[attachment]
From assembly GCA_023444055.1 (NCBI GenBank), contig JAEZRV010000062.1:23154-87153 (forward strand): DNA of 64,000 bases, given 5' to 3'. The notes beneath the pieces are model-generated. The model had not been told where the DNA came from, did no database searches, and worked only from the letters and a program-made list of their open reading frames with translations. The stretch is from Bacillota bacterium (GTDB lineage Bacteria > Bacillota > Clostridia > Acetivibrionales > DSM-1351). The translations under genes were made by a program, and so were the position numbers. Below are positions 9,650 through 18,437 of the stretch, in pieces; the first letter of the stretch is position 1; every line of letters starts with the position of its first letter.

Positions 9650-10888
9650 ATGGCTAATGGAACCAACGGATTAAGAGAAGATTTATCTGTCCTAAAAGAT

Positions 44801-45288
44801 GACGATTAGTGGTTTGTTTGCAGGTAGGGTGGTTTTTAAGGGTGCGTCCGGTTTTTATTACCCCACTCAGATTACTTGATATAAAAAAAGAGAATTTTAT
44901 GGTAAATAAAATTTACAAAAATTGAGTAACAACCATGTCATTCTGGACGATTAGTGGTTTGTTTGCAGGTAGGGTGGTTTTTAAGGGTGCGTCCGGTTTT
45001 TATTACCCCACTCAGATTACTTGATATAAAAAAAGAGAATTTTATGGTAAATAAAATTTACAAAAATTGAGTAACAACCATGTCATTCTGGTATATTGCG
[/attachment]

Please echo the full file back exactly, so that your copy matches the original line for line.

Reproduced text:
From assembly GCA_023444055.1 (NCBI GenBank), contig JAEZRV010000062.1:23154-87153 (forward strand): DNA of 64,000 bases, given 5' to 3'. The notes beneath the pieces are model-generated. The model had not been told where the DNA came from, did no database searches, and worked only from the letters and a program-made list of their open reading frames with translations. The stretch is from Bacillota bacterium (GTDB lineage Bacteria > Bacillota > Clostridia > Acetivibrionales > DSM-1351). The translations under genes were made by a program, and so were the position numbers. Below are positions 9,650 through 18,437 of the stretch, in pieces; the first letter of the stretch is position 1; every line of letters starts with the position of its first letter.

Positions 9650-10888
9650 ATGGCTAATGGAACCAACGGATTAAGAGAAGATTTATCTGTCCTAAAAGAT

Positions 44801-45288
44801 GACGATTAGTGGTTTGTTTGCAGGTAGGGTGGTTTTTAAGGGTGCGTCCGGTTTTTATTACCCCACTCAGATTACTTGATATAAAAAAAGAGAATTTTAT
44901 GGTAAATAAAATTTACAAAAATTGAGTAACAACCATGTCATTCTGGACGATTAGTGGTTTGTTTGCAGGTAGGGTGGTTTTTAAGGGTGCGTCCGGTTTT
45001 TATTACCCCACTCAGATTACTTGATATAAAAAAAGAGAATTTTATGGTAAATAAAATTTACAAAAATTGAGTAACAACCATGTCATTCTGGTATATTGCG